• Water is your friend – quite simply, water is the best cleaning tool available. Forget harsh cleaners, as rinsing your hull and accessories with freshwater is 90% of your maintenance requirement. Mild soap and water are fine, but remember to rinse afterwards.
  • Specific care needs to be taken with pedal drives. Ensure you follow manufacturers recommendations for cleaning and servicing, as some basic maintenance will reduce the risk of mechanical failure.
  • Some manufacturers advocate the use of specific hull protectants or common variants such as Aerospace 303. These formulations will provide some UV resistance and will certainly restore the gloss on your hull, although cannot undo the damage from exposure to the elements. UV and water are part of kayaking, but once your hull is off the water you should get it clean, dry and out of sunlight as soon as possible. Follow these rules and protectants won’t be necessary for most products.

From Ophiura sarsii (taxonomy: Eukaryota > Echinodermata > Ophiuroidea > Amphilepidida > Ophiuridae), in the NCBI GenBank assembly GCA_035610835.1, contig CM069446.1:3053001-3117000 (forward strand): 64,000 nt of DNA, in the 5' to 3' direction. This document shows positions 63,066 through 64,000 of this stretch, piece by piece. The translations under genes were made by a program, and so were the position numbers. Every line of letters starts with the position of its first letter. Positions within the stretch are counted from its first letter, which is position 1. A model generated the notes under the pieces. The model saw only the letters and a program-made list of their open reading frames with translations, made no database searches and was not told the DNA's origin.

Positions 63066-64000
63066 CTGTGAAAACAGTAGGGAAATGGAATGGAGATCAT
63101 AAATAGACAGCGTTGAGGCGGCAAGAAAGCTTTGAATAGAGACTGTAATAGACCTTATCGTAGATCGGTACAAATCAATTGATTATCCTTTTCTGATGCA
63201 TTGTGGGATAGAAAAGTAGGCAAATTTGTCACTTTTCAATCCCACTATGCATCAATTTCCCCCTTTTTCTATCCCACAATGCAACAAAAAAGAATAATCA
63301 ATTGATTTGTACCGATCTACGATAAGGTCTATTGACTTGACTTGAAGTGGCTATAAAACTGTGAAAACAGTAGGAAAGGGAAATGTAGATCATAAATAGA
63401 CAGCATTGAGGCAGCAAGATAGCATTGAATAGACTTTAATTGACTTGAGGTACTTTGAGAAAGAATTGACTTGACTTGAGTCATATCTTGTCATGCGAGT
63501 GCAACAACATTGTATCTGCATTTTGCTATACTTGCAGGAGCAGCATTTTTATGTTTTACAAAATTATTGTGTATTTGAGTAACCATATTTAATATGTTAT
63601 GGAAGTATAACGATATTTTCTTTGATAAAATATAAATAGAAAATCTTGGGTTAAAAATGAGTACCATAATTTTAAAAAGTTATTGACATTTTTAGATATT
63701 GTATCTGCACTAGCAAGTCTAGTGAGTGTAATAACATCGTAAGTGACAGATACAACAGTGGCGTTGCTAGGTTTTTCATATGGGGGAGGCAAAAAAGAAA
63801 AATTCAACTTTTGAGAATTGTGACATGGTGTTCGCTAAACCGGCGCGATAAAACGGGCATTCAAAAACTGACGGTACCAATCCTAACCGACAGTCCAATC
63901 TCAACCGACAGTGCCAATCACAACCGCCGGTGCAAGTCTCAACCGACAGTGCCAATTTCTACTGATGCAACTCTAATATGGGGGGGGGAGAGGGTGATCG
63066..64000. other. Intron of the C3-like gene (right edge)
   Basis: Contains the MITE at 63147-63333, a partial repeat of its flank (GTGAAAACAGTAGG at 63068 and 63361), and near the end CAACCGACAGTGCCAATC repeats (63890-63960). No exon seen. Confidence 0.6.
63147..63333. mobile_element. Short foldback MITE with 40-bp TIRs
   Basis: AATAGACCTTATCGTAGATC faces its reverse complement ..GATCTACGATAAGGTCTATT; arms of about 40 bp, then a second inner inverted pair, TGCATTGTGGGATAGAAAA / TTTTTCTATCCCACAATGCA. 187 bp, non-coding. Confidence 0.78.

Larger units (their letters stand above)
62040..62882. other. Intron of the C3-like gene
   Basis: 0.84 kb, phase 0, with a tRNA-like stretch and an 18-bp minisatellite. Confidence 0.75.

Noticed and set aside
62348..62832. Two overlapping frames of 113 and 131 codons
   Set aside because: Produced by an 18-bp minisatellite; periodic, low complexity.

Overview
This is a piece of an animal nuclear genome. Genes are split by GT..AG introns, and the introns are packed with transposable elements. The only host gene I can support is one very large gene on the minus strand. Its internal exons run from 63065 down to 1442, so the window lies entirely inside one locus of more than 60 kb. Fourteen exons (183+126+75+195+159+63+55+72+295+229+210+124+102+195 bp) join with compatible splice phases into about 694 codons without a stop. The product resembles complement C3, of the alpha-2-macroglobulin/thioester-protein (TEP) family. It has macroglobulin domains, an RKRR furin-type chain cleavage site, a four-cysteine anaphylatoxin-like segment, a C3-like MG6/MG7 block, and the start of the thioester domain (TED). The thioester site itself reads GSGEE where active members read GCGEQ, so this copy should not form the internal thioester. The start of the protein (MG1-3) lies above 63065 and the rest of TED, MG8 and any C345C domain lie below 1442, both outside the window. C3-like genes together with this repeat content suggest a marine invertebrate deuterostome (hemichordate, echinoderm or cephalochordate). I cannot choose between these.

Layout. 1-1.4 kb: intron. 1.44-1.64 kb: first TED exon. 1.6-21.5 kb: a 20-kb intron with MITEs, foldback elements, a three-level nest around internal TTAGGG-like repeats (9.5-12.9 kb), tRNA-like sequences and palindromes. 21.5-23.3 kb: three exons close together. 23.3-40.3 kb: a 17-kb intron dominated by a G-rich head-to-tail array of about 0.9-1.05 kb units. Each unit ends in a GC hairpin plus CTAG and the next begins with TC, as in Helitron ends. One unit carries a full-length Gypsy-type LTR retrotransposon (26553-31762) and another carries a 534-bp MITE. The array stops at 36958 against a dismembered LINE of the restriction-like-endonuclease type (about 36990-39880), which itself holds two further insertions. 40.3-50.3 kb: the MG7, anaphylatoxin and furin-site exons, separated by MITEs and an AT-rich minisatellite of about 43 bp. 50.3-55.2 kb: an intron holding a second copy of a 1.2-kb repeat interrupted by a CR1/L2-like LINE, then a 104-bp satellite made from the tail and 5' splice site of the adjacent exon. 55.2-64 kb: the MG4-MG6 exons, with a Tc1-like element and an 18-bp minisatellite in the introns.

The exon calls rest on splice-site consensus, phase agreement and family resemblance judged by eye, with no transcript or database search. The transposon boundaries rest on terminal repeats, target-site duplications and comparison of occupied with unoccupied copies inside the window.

• Regularly inspect your hull for damage and wear. Check for cracks, ensure fittings are well connected and search for areas of water ingress. This should be completed after every trip, but most importantly should be repeated prior to launching.

 

INSURANCE

If you have invested in a quality boat, it should have premium protection. Some home insurance may cover possessions such as your kayak and its accessories, but it is wise to contact your insurer to confirm. Also, verify your items are covered by your insurer while on the water, as even though personal possessions are covered by certain policies, this often is not extended to items used while engaged in water sports. Consider items beyond the kayak and fitted accessories, as mobile phones and other items can also be lost overboard. If you do experience an unfortunate event, comprehensive insurance will ease the burden of costly replacement. The best cover will include storage, transportation and use on the water.

 

EXPERIENCE CANNOT BE PURCHASED, BUT ADVICE IS FREE

While these tips will help you get to the water and back safely, there is no substitute for experience. The Freak Sports team have extensive knowledge and a genuine desire to assist their extended kayaking family. If you need advice on any aspect of this amazing sport, ensure you chat with a team who loves kayaking as much as you do!